Source: Historic Environment Scotland

Statement of Scheduling

Cultural Significance

The monument's archaeological significance can be expressed as follows:

Intrinsic characteristics: This is a well-preserved later rural settlement with associated enclosures and platforms. It includes certain different architectural elements that add to our understanding of rural settlement and rural building construction in the early 19th century. The monument also has the archaeological potential to add to our understanding of farming and general living conditions in the post-medieval period prior to the Clearances in the Highland region.

Contextual characteristics: This monument is representative of the way the rural population lived and worked in the early 19th century in areas of marginal farmland. It is part of a complex settlement pattern associated with historical influences such as tenure and population growth and has the potential to allow us to add to our understanding of the differing types of settlement pattern throughout upland, lowland and marginal areas. It also has the potential to add to our understanding of how people in the 19th century worked within the limitations of the landscape and how they adapted to accommodate those limitations.

Associative characteristics: This monument exemplifies a type of settlement associated with population growth in the late 18th and early 19th centuries, as people moved out from over-exploited traditional farmland. However, changes in the political climate and events in the second half of the 19th century, such as the Highland Clearances and the Industrial Revolution, caused major population movement. This meant that many of these types of dwellings became unoccupied very soon afterwards. This type of monument signifies a site with a short developmental sequence historically and archaeologically, which adds to its significance for providing information about a specific historical period.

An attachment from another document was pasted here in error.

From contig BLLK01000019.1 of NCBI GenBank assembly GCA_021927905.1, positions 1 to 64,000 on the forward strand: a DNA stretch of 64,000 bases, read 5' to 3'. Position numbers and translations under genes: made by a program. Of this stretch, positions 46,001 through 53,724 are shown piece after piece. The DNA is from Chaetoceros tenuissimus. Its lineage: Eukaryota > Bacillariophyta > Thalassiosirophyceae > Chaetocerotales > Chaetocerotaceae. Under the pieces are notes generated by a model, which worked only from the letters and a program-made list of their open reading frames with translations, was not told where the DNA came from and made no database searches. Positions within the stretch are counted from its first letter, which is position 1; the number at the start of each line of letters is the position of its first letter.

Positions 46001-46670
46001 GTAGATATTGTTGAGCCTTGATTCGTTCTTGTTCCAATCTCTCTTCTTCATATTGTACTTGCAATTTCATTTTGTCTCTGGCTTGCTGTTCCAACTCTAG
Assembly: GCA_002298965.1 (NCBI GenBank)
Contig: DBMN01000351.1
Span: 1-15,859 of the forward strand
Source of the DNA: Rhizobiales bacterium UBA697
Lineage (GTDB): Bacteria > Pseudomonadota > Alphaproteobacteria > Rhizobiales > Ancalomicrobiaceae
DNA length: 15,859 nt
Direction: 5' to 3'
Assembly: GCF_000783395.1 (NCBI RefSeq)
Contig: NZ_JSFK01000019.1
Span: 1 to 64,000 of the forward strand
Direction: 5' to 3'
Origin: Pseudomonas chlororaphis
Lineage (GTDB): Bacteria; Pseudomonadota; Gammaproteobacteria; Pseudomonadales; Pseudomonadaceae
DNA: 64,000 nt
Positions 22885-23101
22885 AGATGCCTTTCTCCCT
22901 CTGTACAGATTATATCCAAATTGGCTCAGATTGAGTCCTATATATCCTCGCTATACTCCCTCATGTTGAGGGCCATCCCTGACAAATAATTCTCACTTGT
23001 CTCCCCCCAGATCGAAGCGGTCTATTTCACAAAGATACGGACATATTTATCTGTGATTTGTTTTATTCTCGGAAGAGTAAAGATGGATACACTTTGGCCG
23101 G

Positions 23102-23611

National Importance

The monument is of national importance because it has an inherent potential to make a significant addition to the understanding of the past, in particular our understanding of later rural settlement in the Highlands and the rest of Scotland. The retention of structural and architectural elements to a marked degree also allows us to understand how these settlements were constructed and how people lived in 19th-century rural Scotland. The loss of this example would impede our future ability to understand the history of that period and how rural communities exploited the landscape in the post-medieval period.

Source: Historic Environment Scotland



RCAHMS record this monument as NH84NW 43. It is recorded in the Highland Council SMR as NH84NW0025.


RCAHMS 1978, THE ARCHAEOLOGICAL SITES AND MONUMENTS OF NAIRN DISTRICT, HIGHLAND REGION, The Archaeological Sites and Monuments of Scotland Series No. 5, 21, Edinburgh: Society of Antiquaries of Scotland.

Source: Historic Environment Scotland